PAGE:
Formatting and presenting quality data to medical staffs and hospital boards.
As a reward for his advice, he was asked to resign his position in the Suffolk District Medical Society, and, for some time, he was considered a medical "outcast." Fortunately, he did not waver and, ultimately, became a founding member of the American College of Surgeons and, indirectly, a driving force in the formation of what is now the Joint Commission for Accreditation of Healthcare Organizations (JCAHO).
Since the founding of JCAHO, there have been almost constant changes in methods to ensure that health care organizations render high-quality health care to their patients. For many years, the prevailing attitude of many hospitals and their medical staffs was to simply state that the care rendered in their institutions was of good quality. Because of demands of corporate America, as well as of government, that attitude has changed, and institutions must now prove that the care rendered their patients is of good quality.
Over the past several years, hospitals have witnessed an ever-changing format from the JCAHO. The prescribed quality format has moved from audits to the five-step QA method, to the 10-step QA method, to outcomes, to TQM/CQI, and now to performance standards.
Institutions have struggled to perfect methods that demonstrate that these standards are met. Many JCAHO standards are broad and at times vague, with few "how to" instructions on implementation.
It has become increasingly clear that any method used to prove that overall high quality of care is being rendered must be data based. This in no way removes the necessity of individual medical record reviews for sentinel events. These events, which may be either institutional or practitioner in origin, must be performed for reasons of risk management.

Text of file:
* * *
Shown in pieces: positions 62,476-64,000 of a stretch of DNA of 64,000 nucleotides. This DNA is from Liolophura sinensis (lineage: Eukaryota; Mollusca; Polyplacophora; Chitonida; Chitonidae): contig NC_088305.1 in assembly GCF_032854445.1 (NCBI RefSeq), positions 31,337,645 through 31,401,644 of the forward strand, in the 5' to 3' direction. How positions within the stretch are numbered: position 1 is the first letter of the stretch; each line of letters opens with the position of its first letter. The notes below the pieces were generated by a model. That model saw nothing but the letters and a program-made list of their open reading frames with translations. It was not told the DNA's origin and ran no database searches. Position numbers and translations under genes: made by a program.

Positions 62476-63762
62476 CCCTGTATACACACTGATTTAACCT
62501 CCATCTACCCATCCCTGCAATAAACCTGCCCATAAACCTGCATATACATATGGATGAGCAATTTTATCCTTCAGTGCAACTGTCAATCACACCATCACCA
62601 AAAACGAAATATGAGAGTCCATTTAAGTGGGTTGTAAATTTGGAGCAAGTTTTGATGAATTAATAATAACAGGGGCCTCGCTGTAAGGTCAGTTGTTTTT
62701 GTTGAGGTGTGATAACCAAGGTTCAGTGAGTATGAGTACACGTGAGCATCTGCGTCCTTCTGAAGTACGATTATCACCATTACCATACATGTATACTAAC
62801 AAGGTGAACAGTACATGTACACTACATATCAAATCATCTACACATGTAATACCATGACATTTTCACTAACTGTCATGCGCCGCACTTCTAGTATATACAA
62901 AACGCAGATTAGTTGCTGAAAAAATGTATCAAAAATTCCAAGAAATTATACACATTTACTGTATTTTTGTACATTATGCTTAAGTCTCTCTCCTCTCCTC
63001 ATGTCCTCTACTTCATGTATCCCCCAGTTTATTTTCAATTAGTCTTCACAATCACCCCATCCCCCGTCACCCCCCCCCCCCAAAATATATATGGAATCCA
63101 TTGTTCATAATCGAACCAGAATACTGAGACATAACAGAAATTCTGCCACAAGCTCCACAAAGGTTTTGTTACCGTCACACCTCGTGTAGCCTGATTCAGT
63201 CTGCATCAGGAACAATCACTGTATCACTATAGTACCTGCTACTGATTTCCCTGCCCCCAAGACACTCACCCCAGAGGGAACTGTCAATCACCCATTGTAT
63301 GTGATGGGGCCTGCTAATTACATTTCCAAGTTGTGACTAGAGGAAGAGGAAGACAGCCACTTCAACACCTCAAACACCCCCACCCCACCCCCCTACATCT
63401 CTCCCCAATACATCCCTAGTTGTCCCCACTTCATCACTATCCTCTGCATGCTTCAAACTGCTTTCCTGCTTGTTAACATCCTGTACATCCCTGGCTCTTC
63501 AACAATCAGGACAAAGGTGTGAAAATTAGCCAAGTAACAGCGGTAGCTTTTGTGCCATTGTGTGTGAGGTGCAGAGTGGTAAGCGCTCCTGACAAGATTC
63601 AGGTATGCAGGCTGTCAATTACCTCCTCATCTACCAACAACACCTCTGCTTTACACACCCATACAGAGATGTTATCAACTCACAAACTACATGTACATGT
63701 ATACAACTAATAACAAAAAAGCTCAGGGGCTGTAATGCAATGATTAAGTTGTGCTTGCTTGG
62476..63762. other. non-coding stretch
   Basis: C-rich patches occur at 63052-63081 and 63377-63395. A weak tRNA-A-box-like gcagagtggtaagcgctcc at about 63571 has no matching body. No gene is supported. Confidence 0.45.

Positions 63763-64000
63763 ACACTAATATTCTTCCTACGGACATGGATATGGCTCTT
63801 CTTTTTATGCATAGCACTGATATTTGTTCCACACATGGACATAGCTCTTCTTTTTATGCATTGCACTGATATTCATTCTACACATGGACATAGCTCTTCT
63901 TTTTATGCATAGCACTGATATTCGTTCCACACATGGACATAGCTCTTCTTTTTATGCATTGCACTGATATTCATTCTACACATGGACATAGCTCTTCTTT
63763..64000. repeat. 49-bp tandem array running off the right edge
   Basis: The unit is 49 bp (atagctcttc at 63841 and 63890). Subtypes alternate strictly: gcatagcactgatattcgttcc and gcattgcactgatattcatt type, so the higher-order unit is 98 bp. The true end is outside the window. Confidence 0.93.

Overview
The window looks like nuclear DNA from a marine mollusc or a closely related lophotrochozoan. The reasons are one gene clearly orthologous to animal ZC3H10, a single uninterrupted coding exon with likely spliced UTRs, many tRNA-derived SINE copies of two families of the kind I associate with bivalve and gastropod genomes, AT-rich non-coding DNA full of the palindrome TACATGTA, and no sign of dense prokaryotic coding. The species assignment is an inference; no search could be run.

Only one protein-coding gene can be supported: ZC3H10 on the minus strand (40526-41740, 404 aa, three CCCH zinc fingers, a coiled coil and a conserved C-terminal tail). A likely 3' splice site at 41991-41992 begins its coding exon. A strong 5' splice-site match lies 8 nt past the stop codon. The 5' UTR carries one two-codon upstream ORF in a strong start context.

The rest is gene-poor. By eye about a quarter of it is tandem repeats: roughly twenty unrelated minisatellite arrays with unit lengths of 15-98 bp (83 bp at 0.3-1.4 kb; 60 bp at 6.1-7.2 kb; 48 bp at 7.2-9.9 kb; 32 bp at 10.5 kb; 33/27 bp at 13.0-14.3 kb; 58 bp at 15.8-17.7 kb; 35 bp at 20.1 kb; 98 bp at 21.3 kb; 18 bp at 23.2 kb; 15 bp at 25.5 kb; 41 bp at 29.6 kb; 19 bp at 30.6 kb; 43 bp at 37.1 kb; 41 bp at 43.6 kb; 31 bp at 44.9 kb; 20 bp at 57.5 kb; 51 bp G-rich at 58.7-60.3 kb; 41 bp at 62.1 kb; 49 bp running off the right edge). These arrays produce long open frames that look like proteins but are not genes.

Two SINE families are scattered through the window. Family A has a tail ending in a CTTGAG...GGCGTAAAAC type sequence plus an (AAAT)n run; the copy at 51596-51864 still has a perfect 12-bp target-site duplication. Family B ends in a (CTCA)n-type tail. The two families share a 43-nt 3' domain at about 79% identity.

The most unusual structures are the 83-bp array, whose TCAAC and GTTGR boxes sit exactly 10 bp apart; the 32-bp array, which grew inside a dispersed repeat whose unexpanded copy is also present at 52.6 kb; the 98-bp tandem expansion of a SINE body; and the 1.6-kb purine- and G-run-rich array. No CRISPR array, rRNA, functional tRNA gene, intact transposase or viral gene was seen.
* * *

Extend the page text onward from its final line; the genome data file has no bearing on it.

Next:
Computer hardware that allows reasonable data collection is readily available. Unfortunately, comparable software is lacking, as are methods for handling databases in a manner that can ensure timely analysis, easy formatting, and simplified methods of presentation for review, education, and instruction. We have perfected a method to assimilate, format, and present data to hospital personnel, medical staff, and a lay board of directors while maintaining confidentiality. Use of an "executive session" by a lay board to receive quality data presentations can ensure confidentiality and limit discoverability.
Our past presentations involved a complex process of producing overhead transparencies. Generally, each slide of a presentation was generated by a desktop computer in black and white using a dot matrix or laser printer. Often these presentations were ineffective, boring, and time-consuming to produce. If information was updated or changed, the transparency had to be reproduced to maintain data integrity. QA/CQI reporting requirements necessitated a more efficient approach to our presentation.